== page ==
Bryan Lees, CEMI, first visited with the new mine owners in mid-2006, at their Changsha office. Upon arrival at the office he found a wonderfully dog-eared copy of the Mineralogical Record’s famous issue on the Sweet Home Mine (Volume 29, Number 4 / July-August 1998) that was proudly being passed around. The new mine owners were apparently quite familiar with the story of the Sweet Home Mine and, indeed, were using information contained in the magazine to formulate mining strategies. They expressed great interest in working with Collector’s Edge.
Collector’s Edge provided management direction for mineral specimen collection and preparation services. From Left: Graham Sutton (CEMI), Zhang Wei (Wutong mine), Zhang Min (CEMI), Peng Peng (Wutong mine), Qiao Han Yin (CEMI).
Collector’s Edge developed a collaborative working relationship with the new mine owners in autumn, 2007, as rhodochrosite specimen mining was moving forward with renewed vigor. Advanced specimen recovery techniques and specialized mining equipment were provided to Wutong by CEMI to improve the quantity and quality of the rhodochrosite specimens being recovered. CEMI provided geological expertise to do a detailed geologic study of the mine and determine the mineral sequence in the mine. CEMI also provided their own team of experienced miners for recovery of specimen pockets. It was also agreed by the mine’s new owners to utilize Collector’s Edge specimen preparation services in Golden, Colorado when important crystal pockets were encountered.
A major extension of the decline at the Wutong mine was undertaken. This new decline was directed to intersect the mineralized veins at depth in order to allow the miners to raise on the identified rhodochrosite veins. The extension of the decline took months of hard work, digging through country rock, and consumed a significant amount of available operating funds.
Zhang Wei, one of the mine owners, walking up the incline.
Wutong miners being lowered into mine shaft.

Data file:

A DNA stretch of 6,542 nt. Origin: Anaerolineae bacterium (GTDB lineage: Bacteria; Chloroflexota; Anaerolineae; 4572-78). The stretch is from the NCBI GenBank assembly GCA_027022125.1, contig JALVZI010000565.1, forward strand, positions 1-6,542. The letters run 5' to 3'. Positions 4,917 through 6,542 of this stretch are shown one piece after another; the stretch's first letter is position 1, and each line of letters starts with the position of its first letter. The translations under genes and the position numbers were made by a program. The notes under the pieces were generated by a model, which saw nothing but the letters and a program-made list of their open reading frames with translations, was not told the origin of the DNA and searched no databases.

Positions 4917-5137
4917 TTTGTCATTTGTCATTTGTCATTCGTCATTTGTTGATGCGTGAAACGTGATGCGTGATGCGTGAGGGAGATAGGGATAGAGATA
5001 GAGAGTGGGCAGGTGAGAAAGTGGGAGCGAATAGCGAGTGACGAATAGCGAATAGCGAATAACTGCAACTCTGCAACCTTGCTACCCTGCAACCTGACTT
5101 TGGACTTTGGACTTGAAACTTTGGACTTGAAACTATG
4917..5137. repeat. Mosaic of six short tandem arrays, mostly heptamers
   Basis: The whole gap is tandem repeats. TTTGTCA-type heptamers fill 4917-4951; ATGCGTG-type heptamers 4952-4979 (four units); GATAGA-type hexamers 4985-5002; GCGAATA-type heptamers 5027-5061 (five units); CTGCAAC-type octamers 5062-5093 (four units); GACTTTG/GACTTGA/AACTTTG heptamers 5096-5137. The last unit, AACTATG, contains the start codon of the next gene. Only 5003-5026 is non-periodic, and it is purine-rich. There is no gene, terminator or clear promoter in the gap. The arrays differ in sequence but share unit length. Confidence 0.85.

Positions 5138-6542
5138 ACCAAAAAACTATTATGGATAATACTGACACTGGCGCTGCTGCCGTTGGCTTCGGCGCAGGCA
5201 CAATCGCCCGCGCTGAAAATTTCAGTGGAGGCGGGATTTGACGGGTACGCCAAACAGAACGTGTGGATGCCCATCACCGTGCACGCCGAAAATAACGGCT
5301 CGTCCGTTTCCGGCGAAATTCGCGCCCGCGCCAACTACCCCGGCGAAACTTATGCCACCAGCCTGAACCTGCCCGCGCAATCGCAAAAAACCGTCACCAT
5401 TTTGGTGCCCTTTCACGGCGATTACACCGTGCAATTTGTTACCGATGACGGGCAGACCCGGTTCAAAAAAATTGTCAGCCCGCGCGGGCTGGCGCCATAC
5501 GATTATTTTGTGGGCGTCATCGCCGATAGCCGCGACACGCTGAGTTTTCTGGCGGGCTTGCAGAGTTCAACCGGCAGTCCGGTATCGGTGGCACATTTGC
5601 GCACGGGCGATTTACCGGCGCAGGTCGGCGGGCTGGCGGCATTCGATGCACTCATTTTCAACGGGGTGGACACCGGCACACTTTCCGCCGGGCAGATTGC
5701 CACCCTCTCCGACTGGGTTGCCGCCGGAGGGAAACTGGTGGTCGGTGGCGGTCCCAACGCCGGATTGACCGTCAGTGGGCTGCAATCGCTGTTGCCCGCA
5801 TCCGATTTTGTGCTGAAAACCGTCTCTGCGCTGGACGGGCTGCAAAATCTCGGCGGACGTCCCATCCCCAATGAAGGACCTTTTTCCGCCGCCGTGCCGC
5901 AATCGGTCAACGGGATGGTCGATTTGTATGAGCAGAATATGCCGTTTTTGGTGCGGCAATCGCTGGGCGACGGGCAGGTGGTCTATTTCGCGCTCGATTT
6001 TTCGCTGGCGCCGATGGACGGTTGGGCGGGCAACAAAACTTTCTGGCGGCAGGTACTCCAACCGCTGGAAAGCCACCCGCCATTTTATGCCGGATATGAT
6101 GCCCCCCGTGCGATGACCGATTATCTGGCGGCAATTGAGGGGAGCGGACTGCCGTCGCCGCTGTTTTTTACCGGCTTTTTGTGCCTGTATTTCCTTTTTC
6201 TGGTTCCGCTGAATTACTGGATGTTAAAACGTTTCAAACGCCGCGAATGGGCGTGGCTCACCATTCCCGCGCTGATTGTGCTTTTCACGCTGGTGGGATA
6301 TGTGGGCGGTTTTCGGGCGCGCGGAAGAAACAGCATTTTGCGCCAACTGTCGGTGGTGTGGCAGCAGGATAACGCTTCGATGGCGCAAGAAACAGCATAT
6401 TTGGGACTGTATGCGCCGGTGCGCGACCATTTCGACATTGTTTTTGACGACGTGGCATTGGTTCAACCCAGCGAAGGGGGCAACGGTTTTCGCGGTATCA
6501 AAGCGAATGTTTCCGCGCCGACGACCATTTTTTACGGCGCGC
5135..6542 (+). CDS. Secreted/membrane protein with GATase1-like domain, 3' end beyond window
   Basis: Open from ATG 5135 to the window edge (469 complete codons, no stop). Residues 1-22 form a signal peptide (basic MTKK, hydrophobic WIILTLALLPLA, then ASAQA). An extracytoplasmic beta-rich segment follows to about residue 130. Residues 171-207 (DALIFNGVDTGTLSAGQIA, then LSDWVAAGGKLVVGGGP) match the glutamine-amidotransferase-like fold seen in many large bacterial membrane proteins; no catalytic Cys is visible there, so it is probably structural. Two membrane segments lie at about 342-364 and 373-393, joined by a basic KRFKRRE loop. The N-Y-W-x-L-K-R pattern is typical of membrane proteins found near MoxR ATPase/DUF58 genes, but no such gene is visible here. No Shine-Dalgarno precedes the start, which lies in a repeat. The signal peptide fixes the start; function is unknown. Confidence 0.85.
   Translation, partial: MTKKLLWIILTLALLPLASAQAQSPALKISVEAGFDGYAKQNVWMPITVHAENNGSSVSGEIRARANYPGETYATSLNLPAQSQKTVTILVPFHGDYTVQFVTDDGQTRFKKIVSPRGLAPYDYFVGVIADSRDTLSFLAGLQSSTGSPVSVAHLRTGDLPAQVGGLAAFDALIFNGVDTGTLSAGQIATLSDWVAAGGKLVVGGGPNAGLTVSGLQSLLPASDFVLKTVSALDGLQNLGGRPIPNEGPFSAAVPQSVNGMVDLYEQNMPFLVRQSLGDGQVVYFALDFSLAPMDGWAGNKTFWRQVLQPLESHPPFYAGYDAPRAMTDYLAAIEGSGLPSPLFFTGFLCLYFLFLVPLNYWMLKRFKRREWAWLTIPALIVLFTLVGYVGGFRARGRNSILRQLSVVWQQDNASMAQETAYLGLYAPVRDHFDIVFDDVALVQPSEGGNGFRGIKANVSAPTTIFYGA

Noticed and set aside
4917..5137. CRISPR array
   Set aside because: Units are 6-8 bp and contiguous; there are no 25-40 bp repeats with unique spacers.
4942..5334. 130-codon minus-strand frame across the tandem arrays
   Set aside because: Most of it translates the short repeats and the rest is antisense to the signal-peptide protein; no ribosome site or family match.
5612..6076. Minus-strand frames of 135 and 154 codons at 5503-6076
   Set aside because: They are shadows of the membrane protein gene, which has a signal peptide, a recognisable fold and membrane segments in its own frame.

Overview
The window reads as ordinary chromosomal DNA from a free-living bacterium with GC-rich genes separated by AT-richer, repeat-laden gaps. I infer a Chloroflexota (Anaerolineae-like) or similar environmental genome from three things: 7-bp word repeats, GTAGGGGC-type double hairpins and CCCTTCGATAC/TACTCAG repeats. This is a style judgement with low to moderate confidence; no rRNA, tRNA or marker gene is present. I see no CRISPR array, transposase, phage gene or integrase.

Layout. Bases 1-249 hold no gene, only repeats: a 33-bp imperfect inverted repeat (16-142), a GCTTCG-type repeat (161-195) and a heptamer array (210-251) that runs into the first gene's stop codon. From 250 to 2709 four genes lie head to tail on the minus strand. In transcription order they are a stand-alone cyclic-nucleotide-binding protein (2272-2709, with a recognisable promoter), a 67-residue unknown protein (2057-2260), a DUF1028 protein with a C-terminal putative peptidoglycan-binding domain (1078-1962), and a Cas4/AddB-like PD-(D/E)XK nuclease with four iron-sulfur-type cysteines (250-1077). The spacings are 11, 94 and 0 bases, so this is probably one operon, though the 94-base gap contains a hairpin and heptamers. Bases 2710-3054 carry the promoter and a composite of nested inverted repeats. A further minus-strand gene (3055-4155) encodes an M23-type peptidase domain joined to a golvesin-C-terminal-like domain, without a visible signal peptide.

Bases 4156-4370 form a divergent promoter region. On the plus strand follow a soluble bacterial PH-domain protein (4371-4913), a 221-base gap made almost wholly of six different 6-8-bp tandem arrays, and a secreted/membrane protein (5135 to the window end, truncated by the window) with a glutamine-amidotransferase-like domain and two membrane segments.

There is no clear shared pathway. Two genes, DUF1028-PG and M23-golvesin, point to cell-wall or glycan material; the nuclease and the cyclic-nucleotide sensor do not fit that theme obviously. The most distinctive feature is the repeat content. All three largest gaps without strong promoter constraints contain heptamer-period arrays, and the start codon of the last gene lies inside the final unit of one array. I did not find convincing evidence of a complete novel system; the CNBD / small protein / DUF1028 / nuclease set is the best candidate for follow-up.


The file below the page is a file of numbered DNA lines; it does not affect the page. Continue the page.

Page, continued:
Wutong miners descending the mine shaft.
Collector’s Edge Mine Manager, Graham Sutton, being lowered down the winze on a “bosun’s chair” to reach the upper rhodochrosite workings.
Miners employing a diamond chain saw to extract a rhodochrosite pocket (2008).
In-situ pocket of rhodochrosite (2008).
Completing the new decline in the fall of 2009, miners at Wutong turned their attention to raising and drifting on the veins intersected by the decline. The first few months of exploration were discouraging. Miners were not encountering the quality or size of rhodochrosite veins predicted to be at depth based on their experiences in the upper workings.
Seam of rhodochrosite exposed in the mine.
Fortunately, in late 2009 and early 2010, a series of pockets were encountered making mineralogical history. In April 2010 an amazing crystal pocket was found yielding aesthetic pieces of gargantuan size. The top two pieces from this pocket were nicknamed “Emperor of China” and “Empress of China”.
The “Emperor of China”, the world’s largest crystallized rhodochrosite specimen. The specimen measures 40x60 cm and weighs 63.5 kilograms. The largest single crystal measures 22 centimeters across. Wutong Mine Partnership specimen.
The “Empress of China”, one of the world’s finest rhodochrosite specimens (39 cm across). Currently on display in a Chinese museum.
Mining efforts in the latter half of 2010 and the beginning of 2011 yielded few results. Only relatively modest crystal pockets were found since the bonanza of the “Empress” and “Emperor”. It is hard to foretell what the future will hold for the Wutong mine. The “feast or famine” nature of mining for rhodochrosite crystal pockets is always a technical and financial challenge.
Collector’s Edge conducted a study at the Wutong Mine in August 2006. The approach to the study followed lessons learned from the Sweet Home mining operation of the 1990’s. At the Sweet Home Mine, the first successful rhodochrosite discoveries came from understanding the relationships between vein structures, faulting and host rock types. It was hoped that similar relationships at the Wutong mine could be used to guide a rhodochrosite exploration program.
CEMI’s geologist, Dean Misantoni, records his observations of the geologic features
present on the lower levels of the original rhodochrosite workings at Wutong.
In the Wutong mine area, Cambrian-age sedimentary rocks have been tectonically disturbed by a series of complex synclinal and anticlinal folds. At the mine these rocks consist of dark gray to black siltstones and shales dipping steeply northeast, some sandstone, and a distinct, fine-trained, glassy, pale gray chert bed up to 50 cm thick. The chert bed is believed to be an important local control for the type of faulting and fracturing observed within the mineralized structures. At least one granitic intrusion of uncertain age was observed to crop out on the surface; this may represent a conformable sill which was subsequently folded, or more likely was intruded conformably along the steeply dipping fold limbs. U-Pb isotopic age dating of huebnerite indicates a mid-Cretaceous age for mineralization
The mineralized structure developed at the Wutong Mine crops out, or is exposed by exploration trenches, at elevations up to 350 meters on the hill above the mine. The lowest level of the mine (4th sublevel) is at 180 meters, giving a total vertical exposure of 170 meters (552 ft.). However, surface outcrops are highly oxidized and weathered. The vertical interval within the mine that exposes fresh rocks is from 230 meters (main mine level) down to 175 meters, for approximately 55 meters of vertical exposure.